Ummm, what?

After further inquiry, Callie ascertained that they were talking about the replacement windows we had installed shortly after moving in a little over THREE YEARS AGO.

Undaunted, they told her well, yes, there’s a bit of an, umm, backlog, but they could just sign off on the permit now.

They also were not particularly bothered when she told them we no longer had the permit, the work being completed YEARS AGO to our satisfaction (incidentally, we highly recommend Dan over at Famous Windows — he provides great service and an excellent product, much better than those Gulf Coast Windows/Windows World things one sees/hears advertised). The bureaucrats (plural) informed Callie they would remove us from their list. Cheerio, and all.

Isn’t that just a great example of wasteful, useless City of Houston bureaucracy in action?

Local blogger asks if OKC cheerleader is “too chunky,” internet goes crazy

In Houston this week, a fun little media story emerged about a female blogger for a local sports radio station* who questioned whether an OKC Thunder cheerleader was perhaps a little “too chunky.” The original post (and others by this blogger, along with Anna-Megan Raley’s bio) were deleted from the radio station site, but a copy is in the google cache. The story was picked up by quite a few outlets; here’s the chron.com version.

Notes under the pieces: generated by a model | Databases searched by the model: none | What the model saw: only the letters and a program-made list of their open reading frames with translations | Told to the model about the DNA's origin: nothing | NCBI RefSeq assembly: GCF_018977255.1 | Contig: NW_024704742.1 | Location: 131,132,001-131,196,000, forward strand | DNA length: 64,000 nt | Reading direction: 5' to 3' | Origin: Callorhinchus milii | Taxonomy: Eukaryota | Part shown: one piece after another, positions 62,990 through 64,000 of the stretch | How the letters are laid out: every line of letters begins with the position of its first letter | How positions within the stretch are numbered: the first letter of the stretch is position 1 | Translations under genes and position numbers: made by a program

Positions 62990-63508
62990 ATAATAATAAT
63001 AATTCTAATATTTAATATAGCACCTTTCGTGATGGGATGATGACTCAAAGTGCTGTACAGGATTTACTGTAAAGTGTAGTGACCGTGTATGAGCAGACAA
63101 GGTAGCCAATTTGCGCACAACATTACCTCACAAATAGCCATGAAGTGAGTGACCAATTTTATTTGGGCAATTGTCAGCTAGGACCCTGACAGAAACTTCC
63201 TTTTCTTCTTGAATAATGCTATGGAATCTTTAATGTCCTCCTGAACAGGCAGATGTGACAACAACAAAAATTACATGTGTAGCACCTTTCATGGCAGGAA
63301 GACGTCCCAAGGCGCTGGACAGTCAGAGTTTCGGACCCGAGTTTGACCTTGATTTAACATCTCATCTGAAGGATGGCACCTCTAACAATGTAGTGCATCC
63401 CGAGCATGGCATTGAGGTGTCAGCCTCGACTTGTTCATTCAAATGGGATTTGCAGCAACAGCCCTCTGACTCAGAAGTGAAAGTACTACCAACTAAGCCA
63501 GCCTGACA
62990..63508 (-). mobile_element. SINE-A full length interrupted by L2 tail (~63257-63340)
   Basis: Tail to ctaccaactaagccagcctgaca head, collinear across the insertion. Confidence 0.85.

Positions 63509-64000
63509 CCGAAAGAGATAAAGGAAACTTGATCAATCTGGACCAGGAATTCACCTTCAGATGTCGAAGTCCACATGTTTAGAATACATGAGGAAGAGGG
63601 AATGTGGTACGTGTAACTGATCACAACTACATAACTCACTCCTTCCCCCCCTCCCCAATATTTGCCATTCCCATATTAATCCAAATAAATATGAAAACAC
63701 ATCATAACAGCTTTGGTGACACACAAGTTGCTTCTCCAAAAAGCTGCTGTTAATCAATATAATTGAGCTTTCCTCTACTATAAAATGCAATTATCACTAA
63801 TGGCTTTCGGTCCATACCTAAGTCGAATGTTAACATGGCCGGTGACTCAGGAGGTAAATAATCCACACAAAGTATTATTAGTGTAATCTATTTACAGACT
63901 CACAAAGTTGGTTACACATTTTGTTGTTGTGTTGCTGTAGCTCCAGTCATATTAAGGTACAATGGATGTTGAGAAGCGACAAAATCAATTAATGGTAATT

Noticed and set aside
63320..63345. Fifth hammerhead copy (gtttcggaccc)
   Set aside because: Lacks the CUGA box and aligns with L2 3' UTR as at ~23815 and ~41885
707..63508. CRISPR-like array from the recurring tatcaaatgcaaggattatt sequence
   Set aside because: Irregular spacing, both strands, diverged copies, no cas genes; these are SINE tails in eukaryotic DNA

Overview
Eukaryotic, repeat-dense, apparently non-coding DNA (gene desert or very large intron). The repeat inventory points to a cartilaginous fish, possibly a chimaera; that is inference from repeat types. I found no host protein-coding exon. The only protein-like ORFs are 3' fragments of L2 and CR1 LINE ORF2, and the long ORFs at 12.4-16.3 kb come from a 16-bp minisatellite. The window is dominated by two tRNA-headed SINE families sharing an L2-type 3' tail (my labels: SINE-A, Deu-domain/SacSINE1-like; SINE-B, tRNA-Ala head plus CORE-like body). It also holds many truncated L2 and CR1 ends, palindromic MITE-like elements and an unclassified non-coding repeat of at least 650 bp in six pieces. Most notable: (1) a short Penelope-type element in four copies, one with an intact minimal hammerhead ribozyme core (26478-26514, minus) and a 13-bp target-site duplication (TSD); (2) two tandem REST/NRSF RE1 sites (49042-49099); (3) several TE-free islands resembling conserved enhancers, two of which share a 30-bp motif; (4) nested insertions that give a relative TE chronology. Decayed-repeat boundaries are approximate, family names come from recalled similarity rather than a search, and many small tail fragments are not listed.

It’s mystifying to me in what universe anyone would think the featured Thunder cheerleader is anything but hot, but fashion/style types do tend to try to promote the emaciated look.

As if to illustrate that point, I was emailing a friend about the (alleged) Anna-Megan Raley blog post when this email from Macy’s arrived to my inbox. Immediate reaction: Good gawd, I hope there is some food in those bags for that poor (but apparently ecstatic) concentration camp survivor.

I hope this woman has some food in those bags

I hope this woman has some food in those bags

Strange times.

* Said blogger is allegedly Anna-Megan Raley, posting under a pen name, who before hanging with John McClain and trying to sell herself as a “journalist” of some sort, was known for occasionally posing in skimpy Texans attire.